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Articles: Business & Finance

When hiring teachers districts should identify their needs and fix only what is broken, says consultant Joel Sackett

It’s no secret that having great educators in the classroom is one of the keys to fostering successful students and an effective school—but finding top-tier educators can be difficult, time-consuming and expensive.

The hiring process is especially challenging in today’s landscape, as most states have made dramatic cuts to education funding since the start of the recession.

Nathan Levenson, senior managing director of the District Management Council, says school budgets will continue to be tight in coming years.

District budgets are likely to be tight for years to come, experts say—and a new report outlines strategies administrators can use to spend wisely during financially constrained times. “Spending Money Wisely: Getting the Most from School District Budgets,” published in May, compiles savings tips recommended by superintendents, think tanks and professors.

Jerri Lynn Lippert was named the first female superintendent of the West Allegheny School District in Pennsylvania in June.

Jerri Lynn Lippert was named the first female superintendent of the West Allegheny School District in Pennsylvania in June. She was the chief academic officer of Pittsburgh Public Schools, and started in West Allegheny in July.

Safety, flexibility and energy efficiency are the forces driving new school construction as administrations create buildings to rival college facilities to prepare students for the technology-driven world they will find in college and the workforce.

A tornado safe room under construction in Moore, Oklahoma.

Tornadoes sweeping through parts of the nation and destroying schools are leading district leaders to create “safe rooms” for increased protection.

In May 2013, Moore, Okla., was hit by a tornado that destroyed two elementary schools and killed seven students. Moore Public Schools is rebuilding the schools with four safe rooms designed to meet Federal Emergency Management Agency (FEMA) criteria to provide protection during tornadoes.

With new, smarter building technology to control energy use, school leaders can reduce their carbon footprint and use the money saved to fund projects that may have suffered from budget cuts. U.S. schools spend more on energy than they do “on computers and textbooks combined,” according to a past report by Energy Star.

“As much as 30 percent of a district’s total energy is used inefficiently or unnecessarily,” the report states.

Preschool students in the Granite School District receive Common Core-aligned instruction to prepare for kindergarten.

High-quality preschools in a Utah district began receiving funds from a first-of-its-kind, $4.6 million social impact bond from investment banking firm Goldman Sachs last fall. The goal is to improve instruction in order to prevent students from needing special education or remedial services.

Superintendent Garza speaks with an elementary student. Garza hopes to reduce achievement gaps between white students and minority students.

When Superintendent Karen Garza started her job at Fairfax County Public Schools in Virginia last July, she had barely unpacked when she found a perfect storm of budget planning: increased enrollment, deferred retirement system contributions and a major uptick in students needing ESOL services.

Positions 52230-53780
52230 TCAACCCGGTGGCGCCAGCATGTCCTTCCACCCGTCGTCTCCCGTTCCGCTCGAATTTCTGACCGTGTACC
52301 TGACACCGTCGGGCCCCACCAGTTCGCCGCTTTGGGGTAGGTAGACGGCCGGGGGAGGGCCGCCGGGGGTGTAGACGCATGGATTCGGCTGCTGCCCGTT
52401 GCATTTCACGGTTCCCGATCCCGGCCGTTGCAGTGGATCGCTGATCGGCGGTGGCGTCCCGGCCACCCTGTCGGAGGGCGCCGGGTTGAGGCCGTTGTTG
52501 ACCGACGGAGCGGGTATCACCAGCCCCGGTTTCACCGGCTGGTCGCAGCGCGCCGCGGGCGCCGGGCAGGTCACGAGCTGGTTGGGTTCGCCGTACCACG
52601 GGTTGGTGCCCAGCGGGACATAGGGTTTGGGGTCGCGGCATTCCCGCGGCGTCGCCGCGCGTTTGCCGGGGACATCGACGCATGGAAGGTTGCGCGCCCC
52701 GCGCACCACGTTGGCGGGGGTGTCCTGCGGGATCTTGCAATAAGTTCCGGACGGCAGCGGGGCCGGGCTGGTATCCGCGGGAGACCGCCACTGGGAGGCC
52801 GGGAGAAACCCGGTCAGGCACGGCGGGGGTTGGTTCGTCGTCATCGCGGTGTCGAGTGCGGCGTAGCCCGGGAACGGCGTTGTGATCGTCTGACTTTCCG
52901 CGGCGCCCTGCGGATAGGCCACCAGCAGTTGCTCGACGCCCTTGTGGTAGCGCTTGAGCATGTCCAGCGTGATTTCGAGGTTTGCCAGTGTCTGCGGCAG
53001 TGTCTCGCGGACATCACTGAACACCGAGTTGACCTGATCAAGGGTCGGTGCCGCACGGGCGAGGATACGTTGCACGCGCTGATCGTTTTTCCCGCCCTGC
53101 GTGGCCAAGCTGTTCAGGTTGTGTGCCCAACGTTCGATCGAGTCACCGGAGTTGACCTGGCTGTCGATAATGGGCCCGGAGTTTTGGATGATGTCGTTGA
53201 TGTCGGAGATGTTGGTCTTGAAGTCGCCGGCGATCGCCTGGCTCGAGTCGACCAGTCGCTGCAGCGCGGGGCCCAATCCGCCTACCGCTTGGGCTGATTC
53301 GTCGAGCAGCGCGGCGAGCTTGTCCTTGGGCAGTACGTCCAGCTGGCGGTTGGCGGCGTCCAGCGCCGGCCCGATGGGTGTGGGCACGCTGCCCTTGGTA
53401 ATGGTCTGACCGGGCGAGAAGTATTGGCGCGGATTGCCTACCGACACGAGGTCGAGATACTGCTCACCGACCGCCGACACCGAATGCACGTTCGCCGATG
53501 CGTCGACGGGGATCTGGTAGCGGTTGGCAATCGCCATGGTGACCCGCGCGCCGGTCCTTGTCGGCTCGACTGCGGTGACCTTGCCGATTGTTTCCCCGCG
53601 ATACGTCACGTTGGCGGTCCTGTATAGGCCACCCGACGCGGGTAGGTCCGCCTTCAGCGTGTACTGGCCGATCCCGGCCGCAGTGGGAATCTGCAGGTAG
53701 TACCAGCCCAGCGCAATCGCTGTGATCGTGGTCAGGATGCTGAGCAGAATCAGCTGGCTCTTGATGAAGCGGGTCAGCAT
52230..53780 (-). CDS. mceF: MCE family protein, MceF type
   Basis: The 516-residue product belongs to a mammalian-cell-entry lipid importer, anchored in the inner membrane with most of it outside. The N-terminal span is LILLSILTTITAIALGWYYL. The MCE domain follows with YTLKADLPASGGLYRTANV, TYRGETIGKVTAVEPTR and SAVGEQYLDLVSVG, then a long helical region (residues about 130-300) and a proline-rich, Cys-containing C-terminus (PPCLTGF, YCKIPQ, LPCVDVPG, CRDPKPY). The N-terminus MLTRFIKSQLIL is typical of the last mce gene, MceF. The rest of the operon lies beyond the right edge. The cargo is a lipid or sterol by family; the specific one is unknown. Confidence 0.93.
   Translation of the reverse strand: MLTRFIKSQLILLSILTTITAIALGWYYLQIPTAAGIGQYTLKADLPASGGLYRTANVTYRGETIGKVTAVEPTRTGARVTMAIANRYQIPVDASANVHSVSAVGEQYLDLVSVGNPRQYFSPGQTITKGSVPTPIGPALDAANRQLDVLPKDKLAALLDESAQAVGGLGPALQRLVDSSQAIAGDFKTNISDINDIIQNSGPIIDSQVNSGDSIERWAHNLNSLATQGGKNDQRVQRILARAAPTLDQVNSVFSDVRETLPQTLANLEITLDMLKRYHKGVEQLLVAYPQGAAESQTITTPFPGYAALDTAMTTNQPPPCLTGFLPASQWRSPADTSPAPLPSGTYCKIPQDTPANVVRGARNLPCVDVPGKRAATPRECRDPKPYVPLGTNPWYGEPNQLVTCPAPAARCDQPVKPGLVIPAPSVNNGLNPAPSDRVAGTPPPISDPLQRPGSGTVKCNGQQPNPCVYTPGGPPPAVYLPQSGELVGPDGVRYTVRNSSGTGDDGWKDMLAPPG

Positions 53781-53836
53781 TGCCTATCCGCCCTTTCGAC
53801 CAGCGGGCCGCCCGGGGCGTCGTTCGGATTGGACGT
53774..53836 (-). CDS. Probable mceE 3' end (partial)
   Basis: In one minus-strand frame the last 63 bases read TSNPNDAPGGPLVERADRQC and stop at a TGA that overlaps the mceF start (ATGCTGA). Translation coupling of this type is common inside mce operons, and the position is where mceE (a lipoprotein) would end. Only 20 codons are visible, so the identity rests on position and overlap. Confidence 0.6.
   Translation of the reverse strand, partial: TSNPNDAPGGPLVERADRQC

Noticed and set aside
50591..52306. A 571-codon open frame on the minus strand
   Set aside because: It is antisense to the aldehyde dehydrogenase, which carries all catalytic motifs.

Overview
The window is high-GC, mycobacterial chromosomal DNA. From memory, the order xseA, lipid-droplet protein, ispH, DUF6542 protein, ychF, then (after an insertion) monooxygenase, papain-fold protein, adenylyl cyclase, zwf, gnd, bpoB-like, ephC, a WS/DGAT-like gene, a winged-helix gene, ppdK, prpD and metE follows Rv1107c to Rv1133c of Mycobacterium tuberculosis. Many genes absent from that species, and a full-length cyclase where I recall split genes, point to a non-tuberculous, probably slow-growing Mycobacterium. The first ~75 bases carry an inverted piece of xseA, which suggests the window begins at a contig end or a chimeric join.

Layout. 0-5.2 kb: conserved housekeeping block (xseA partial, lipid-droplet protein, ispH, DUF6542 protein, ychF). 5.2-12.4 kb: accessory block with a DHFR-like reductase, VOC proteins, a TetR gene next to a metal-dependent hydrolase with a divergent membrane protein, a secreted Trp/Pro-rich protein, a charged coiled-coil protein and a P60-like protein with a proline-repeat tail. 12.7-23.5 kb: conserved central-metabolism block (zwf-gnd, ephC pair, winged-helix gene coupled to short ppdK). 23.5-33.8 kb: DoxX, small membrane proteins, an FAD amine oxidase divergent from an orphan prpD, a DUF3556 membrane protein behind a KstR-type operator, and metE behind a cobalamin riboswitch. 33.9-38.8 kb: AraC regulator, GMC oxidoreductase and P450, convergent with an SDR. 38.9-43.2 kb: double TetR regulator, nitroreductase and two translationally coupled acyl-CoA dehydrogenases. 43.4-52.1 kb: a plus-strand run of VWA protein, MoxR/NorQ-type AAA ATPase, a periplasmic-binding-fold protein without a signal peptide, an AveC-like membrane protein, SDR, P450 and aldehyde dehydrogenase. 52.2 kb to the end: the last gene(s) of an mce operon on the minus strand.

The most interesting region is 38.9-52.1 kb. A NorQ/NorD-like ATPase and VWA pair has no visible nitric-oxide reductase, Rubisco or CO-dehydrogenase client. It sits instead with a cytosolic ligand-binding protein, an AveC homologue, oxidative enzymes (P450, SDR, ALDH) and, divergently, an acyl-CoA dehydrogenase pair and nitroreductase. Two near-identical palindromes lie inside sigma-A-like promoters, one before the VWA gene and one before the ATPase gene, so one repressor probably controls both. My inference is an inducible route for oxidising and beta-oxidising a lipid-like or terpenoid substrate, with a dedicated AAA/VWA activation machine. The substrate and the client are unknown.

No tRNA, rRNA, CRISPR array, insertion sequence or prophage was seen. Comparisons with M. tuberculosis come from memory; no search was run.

Frank DeAngelis had been principal of Columbine High School in Colorado since 1996. After the shooting of April 1999, he promised the then-ninth grade class he would not leave until they graduated.

Frank DeAngelis, principal of Columbine High School in Colorado, retired in June. He had been the principal since 1996. After the shooting of April 1999, he promised the then-ninth grade class he would not leave until they graduated. In 2012, he graduated students who were in kindergarten at the time of the shooting.

A step for districts going paperless is to stop accepting cash or paper checks from parents. Many school systems have had vendors set up secure online portals where parents can pay for AP courses, lunches and field trips, among other items.

Go Public: A Day in the Life of an American School District is a recently-released documentary film about Pasadena USD that shows the challenges, triumphs and personalities of a moderate-sized public school system.

It was compromise that prevented a major teacher’s strike in February, as Portland Public Schools and the local union struck a bargain during an intense 24 hours of negotiating that ended months of deliberations.

Anoka-Hennepin district students in the seventh-grade technology education class.

In suburban Minneapolis, seventh graders will soon start building skills for local technical jobs that may be open to them when they finish school.

Before moving to Atlanta Public Schools, Meria Carstarphen superintendent of the Austin ISD.

Atlanta superintendent chosen

Meria Carstarphen was named superintendent of Atlanta Public Schools. She has served as superintendent of the Austin ISD in Texas since 2009, and helped raise graduation rates to an all-time high of nearly 83 percent in 2012. She will start the Atlanta job in July.

An AT&T employee volunteer, above left, helps a student in the Boys & Girls Clubs navigate a creative obstacle course to help motivate youth to be ready for successful transition into the upcoming school year.

Some of the world’s most powerful companies are increasing their influence in K12 education by funding programs that blend workforce development with public service. Corporate initiatives range from retail giant Target’s $1 billion plan to fund literacy programs to IBM’s high school STEM programs that aim to prepare the workers the company needs to fill its ranks.

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